Monday, February 23, 2009

On Video CV’s:

From an recruitment industry point of view, it seems that whilst everyone can appreciate the benefits of a multimedia CV, and there are even some enterprises out there promoting the practice, it didn’t seem to me to be gaining a lot of steam over 2008.

Post-financial crisis however and suddenly "talent" is a buyers market again and job-seekers will need to impress if they want to get a foot in the door.

Are we going to see more video CV’s in 2009 from applicants wanting to differentiate themselves? And if you are a recruiter…are you ready and willing to receive them? See what these recruiters think...

Multimedia CV: Put your best face forward
By Lia Timson
The Sydney Morning Herald
Published: 07 February 2009

Get in front of potential employers with your own video.

When Matt Niedzwiedz wanted a job in event management, he prepared a multimedia CV package to showcase his talents.

The party organiser had spent many years working on the music scene in Warsaw and London and wanted to demonstrate his skills to potential employers. So he produced a 30-minute presentation, burnt it to mini-CD and mailed it away. He also produced a shorter version that he posted on video-sharing website YouTube.

"I was quite known in Europe but here I would be nobody," he says. "I wanted to show potential employers my way of working."

Niedzwiedz is not alone. An increasing number of tech-savvy jobseekers, particularly generation Ys, are using webcams, camera phones, editing software and online video-sharing sites to promote their talents and stand out from a long line of hopefuls. While there are subtleties to the technique, it can pay off.

The human resources manager at accounting firm Pitcher Partners, Melissa Banek, says she likes to see CVs on video.

"It provides a great snapshot of the candidate's profile, experience and education in [their] words," she says. "I find it an efficient use of time. The employer can work out which questions they would like to
further probe in an interview and not waste time going over old ground."

However, Banek warns some employers could immediately exclude you from a face-to-face interview if they are unimpressed with your video CV.

A browse of YouTube, where many jobseekers post their CVs as a supplement to targeted mail-outs, shows the diverse range of video resumes being produced.

Some have very poor production values and feature applicants giving lacklustre performances. Others dazzle the viewer with their high quality and confident presentation.

The director of non-profit placement agency NGO Recruitment, Richard Green, says he is yet to receive a video CV but expects that day is not far off. He believes a video CV could work well for jobs where media skills and unconventional thinking are an advantage, such as head of communications at an organisation like Greenpeace.

The talent manager for advertising specialist recruiter The Ladder, James Greet, says job applicants considering a video CV should make sure it is primarily focused on their experience and capacity to do the job.

"It may be a very creative way of building excitement around [you], as far as it's well directed, informed and entertaining," he says. "Done badly, it could ruin your chances."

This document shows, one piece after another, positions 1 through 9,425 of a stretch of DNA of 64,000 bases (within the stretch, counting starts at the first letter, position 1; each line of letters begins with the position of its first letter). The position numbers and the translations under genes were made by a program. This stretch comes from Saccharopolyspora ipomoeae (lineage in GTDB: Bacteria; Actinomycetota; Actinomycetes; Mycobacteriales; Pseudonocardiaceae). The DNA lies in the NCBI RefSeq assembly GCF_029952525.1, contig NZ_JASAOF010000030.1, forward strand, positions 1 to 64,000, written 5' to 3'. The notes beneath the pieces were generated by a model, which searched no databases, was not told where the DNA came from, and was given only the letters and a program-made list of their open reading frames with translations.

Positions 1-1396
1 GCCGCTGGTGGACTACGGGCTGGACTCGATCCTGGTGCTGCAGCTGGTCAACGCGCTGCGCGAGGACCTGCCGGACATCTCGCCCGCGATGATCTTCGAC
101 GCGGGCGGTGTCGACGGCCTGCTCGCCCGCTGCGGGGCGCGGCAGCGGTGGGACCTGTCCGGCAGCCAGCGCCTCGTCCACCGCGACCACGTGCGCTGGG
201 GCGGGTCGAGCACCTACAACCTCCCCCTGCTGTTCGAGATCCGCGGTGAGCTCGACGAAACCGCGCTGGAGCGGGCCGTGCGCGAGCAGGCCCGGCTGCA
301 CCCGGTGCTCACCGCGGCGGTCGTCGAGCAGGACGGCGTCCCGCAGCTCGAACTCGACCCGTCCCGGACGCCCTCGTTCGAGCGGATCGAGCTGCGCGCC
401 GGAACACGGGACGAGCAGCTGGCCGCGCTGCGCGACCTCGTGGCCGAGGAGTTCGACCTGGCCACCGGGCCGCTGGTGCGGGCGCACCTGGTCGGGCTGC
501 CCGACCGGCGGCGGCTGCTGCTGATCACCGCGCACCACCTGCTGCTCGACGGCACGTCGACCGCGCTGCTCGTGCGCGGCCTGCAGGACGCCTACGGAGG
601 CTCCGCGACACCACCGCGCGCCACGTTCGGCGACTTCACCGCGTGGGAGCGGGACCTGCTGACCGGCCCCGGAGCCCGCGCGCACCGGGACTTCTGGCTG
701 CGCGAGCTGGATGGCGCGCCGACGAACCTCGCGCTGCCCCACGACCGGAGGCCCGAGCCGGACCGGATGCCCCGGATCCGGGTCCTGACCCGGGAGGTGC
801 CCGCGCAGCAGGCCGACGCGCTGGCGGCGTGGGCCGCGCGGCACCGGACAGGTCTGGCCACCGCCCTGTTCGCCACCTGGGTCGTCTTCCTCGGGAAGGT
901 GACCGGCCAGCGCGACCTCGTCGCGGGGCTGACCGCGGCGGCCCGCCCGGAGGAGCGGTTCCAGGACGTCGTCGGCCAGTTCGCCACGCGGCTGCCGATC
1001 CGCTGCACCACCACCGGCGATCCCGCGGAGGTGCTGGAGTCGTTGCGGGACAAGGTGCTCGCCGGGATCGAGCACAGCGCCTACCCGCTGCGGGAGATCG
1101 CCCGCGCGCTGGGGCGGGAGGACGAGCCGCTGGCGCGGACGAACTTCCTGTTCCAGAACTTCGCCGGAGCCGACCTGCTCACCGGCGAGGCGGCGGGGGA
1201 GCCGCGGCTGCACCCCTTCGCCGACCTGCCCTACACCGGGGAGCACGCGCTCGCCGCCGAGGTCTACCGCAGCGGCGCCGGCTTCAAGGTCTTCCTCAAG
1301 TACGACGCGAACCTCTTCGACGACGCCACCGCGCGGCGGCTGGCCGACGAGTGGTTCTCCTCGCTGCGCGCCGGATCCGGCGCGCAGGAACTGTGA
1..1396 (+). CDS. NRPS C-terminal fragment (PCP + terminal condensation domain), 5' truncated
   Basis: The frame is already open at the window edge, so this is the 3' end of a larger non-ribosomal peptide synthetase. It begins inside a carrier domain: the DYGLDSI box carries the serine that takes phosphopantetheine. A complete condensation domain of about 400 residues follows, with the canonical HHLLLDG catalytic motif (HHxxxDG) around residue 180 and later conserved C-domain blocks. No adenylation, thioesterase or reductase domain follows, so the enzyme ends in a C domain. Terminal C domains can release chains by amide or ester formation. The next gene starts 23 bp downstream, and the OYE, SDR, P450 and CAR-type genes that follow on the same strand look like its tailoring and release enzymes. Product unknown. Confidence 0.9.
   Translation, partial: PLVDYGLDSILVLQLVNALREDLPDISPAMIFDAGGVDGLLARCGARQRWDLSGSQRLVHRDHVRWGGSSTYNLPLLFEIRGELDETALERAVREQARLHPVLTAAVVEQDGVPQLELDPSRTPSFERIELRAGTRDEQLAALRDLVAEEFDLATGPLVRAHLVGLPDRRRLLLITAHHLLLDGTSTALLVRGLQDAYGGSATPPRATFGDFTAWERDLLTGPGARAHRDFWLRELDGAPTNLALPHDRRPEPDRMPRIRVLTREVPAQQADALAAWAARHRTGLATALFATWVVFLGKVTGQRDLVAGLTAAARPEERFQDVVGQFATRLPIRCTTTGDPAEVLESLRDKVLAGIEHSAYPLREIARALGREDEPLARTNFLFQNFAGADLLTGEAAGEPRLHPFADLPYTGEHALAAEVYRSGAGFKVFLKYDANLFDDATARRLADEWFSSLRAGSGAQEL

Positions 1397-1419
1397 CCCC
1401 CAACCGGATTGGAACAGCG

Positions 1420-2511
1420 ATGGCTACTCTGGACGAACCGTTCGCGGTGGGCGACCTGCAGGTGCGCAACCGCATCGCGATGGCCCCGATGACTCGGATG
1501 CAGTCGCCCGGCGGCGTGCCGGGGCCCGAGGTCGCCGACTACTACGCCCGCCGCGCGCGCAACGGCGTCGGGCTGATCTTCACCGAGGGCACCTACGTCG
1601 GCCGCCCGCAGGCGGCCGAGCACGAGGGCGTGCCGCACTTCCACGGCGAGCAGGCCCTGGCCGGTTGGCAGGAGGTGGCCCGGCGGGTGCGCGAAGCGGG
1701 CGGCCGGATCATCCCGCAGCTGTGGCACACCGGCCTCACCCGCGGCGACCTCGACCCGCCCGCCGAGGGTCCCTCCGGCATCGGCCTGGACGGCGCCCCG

Mature-aged workers can also take advantage of the technology, according to Sam Leon, the principal of XMSolutions, an over-45s recruiting firm. He favours web conferencing and video CVs over phone chats and preliminary person-to-person meetings with jobseekers. He says employers also appreciate avoiding travel expenses for first interviews of interstate candidates.

"It gives a feeling for the candidate's personality and whether they are genuine," Leon says. "You can pick up body language, watch their eyes and get them to hold up things like diplomas.

"Over the next five years, video CVs will be as normal as printed or emailed CVs, without question."

When Tourism Queensland recently sought applications for a dream job on Hamilton Island, it insisted on video CVs in the first round to get a feel for the applicants. The role pays $150,000 for six months of work, living on the island and promoting it to the world. More than 8000 applications have been received.

The area manager for recruiter Drake International, Zipporah Szalay, says video CVs should be carefully prepared. Drake has a professionally staffed production studio to help candidates properly represent themselves. It regularly produces 30-second videos for candidates, especially those looking to work overseas.

"We've done it for Asian students going back to their countries to work, even doctors and nurses," Szalay says.

"You can demonstrate a cultural fit [with the company] by the way you communicate your passion and charisma and they can click on a link to your CV. But it doesn't work for everything. Professionalism is the key. You need to really take care because you only get one shot at it."

Niedzwiedz has learned valuable lessons from his video CV. He received just one response from 60 CVs sent out. He now believes his 30-minute presentation was too much of a demand on a company's time.

He hopes to make another assault on the job market soon, using the insights he has gained.

Tuesday, February 17, 2009

"hungry designers wanted"

This is definitely still one of the best recruitment ads I have seen.
Apple seems to have got both their product and employment identity down. :)


Choosing a Recruitment Communications Agency